HR McMaster: Donald Trump’s new national security adviser said it was ok to resist US President

The Lieutenant General wrote a book on the subject

Rachael Revesz
New York
Wednesday 22 February 2017 16:19
Mr McMaster replaced Mr Flynn who was forced to resign after allegedly misleading the Vice President
Mr McMaster replaced Mr Flynn who was forced to resign after allegedly misleading the Vice President

Donald Trump’s replacement for Michael Flynn believes it is imperative for a national security adviser to stand up to the President, otherwise there there could be disastrous consequences.

One consequence was the Vietnam War, during which more than 58,000 Americans and millions of Vietnamese were killed. Lieutenant General H R McMaster wrote a book on the subject, drawing conclusions from the National Security Council and its operations in the 1950s until the 1970s.

In his 1997 book Dereliction of Duty: Lyndon Johnson, Robert McNamara the Joint Chiefs of Staff, and the Lies That Led to Vietnam, he said Americans ended up "questioning the integrity of their government".

He wrote that: "The president was lying, and he expected the Chiefs to lie as well or, at least, to withhold the whole truth. Although the president should not have placed the Chiefs in that position, the flag officers should not have tolerated it when they had."

The shadow of the failed war, he said, hung over the government for decades.

Mr McMaster's advice in the book, according to Politico - and possibly to the new President - is not to lie, do not rely on a close group of advisers and do not attack the media. He accused former President Johnson of being arrogant, weak and self-interested, which led to failings in Vietnam too.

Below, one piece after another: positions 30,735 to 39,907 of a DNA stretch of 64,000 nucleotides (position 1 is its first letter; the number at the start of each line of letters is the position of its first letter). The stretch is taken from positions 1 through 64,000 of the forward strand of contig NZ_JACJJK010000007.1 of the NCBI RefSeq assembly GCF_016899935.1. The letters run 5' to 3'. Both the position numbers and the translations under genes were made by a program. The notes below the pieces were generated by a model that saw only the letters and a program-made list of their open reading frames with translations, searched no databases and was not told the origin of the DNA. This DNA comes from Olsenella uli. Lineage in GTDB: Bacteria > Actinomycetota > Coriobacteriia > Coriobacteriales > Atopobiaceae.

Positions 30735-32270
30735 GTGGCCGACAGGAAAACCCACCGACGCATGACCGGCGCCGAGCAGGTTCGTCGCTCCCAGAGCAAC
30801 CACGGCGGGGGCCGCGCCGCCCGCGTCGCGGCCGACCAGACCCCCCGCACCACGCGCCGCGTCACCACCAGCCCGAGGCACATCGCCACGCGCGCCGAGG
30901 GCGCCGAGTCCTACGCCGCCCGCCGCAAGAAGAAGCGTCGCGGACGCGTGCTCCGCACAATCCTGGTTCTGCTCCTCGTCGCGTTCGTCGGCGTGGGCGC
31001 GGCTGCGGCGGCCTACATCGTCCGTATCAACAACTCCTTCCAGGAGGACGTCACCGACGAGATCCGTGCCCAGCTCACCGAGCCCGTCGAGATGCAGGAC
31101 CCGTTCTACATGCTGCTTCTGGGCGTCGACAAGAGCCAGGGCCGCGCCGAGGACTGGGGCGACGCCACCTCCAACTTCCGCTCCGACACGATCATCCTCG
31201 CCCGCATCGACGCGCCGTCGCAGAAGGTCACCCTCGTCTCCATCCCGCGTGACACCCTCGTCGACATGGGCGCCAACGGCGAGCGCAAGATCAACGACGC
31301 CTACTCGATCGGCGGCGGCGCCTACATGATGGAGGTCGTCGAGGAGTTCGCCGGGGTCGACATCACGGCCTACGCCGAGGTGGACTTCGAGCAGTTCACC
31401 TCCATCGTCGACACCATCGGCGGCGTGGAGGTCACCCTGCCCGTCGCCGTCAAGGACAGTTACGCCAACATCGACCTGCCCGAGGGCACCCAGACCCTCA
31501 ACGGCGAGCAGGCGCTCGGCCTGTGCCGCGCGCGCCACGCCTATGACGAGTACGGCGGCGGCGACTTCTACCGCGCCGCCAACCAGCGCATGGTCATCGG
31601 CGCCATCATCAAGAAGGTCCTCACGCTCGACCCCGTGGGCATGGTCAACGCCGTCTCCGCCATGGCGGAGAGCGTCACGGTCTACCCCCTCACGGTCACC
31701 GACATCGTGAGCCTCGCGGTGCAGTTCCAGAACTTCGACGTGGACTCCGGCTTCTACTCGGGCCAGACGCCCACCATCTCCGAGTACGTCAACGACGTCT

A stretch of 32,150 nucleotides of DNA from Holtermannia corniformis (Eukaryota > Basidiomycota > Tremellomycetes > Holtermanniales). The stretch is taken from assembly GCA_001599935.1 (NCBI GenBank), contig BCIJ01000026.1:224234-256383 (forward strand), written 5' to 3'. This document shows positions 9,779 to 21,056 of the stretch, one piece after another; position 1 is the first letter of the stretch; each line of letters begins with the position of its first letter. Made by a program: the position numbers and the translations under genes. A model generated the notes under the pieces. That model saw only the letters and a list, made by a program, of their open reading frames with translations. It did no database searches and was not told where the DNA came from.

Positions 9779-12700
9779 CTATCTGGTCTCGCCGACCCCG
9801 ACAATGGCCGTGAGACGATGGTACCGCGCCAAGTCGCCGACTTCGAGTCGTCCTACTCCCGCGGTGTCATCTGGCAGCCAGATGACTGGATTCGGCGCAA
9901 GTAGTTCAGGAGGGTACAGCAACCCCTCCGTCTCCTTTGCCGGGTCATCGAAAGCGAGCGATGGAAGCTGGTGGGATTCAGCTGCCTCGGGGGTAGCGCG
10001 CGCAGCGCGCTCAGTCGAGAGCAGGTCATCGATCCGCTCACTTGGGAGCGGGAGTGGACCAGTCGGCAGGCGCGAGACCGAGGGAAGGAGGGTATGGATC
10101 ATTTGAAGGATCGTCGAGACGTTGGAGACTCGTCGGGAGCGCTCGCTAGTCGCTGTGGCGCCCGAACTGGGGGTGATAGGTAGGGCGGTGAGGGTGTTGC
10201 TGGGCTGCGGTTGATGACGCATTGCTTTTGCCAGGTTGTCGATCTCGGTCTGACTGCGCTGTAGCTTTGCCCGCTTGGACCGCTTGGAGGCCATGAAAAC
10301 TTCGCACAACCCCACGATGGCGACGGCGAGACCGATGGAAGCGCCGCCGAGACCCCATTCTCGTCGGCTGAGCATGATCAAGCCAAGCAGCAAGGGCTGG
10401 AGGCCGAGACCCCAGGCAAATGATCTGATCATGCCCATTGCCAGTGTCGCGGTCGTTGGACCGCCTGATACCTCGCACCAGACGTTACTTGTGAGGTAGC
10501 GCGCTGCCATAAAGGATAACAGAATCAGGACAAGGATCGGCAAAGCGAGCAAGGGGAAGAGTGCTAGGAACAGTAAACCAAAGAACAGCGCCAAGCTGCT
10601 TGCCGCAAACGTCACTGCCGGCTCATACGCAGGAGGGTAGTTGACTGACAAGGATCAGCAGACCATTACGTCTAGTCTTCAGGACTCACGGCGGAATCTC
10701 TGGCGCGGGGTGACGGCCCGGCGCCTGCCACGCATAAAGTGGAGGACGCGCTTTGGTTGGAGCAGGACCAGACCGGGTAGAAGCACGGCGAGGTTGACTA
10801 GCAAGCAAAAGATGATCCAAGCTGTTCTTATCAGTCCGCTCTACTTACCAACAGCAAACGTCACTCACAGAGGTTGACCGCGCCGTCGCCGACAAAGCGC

It remains to be seen how Mr McMaster will apply this wisdom to the Trump administration, where the President has frequently attacked the media for being "dishonest" and spreading "fake news", and where he is heavily reliant on a group of advisers including Stephen Bannon and Stephen Miller.

James Jeffrey, a top diplomat, a former deputy National Security Adviser under George W Bush and who worked with Mr McMaster in Iraq in 2005, told The Independent that the new appointee would speak his mind.

"I’m pretty optimistic concerning him. The main thing is he’s a blunt, outspoken guy and he’s self-confident," he said.

Mr Jeffrey stressed that the National Security Adviser has no power to execute a plan without the President’s permission.

"As National Security Adviser you’re the President’s staffer and your job is to give him the best advice possible but at the end of the day the President makes a decision and you execute it. You co-ordinate it, monitor it, but you have no real execution authority yourself."

"His best possible advice may run contrary to what the President indicates."

Mr McMaster will be present for the delivery of the President’s Daily Briefing on security matters and global threats. If there are warnings in the briefing, they will not go unnoticed because the document is read by many people, added Mr Jeffrey.

But, similar to the Vietnam War era, the number of National Security Council’s principals committee staff has been reduced and the power of the Joint Chiefs of Staff has become more limited.

The purpose of the meetings, mostly composed of civilian analysts and lawyers, was to expand the consensus for decisions already made.

Mr Trump appointed Breitbart founder Mr Bannon to become a permanent member of the NSC. The President issued a directive in January to ensure that the Director of National Intelligence and Chairman of the Joint Chief of Staffs should only attend the committee meetings "where issues pertaining to their responsibilities and expertise are to be discussed".

"Bannon has a desire to create chaos which is a bigger danger to the Republic than his actual political agenda," said Mr Jeffrey, "which is far too nationalistic and focuses on repairing economic problems that no one can fix and is, on the margins, extremely intolerant."

Michael Flynn, Mr McMaster's predecessor, was forced to resign last week after the press revealed he had misled the Vice President concerning his phone calls to the Russian ambassador last year, on the same day former President Barack Obama imposed sanctions against the Russian government.

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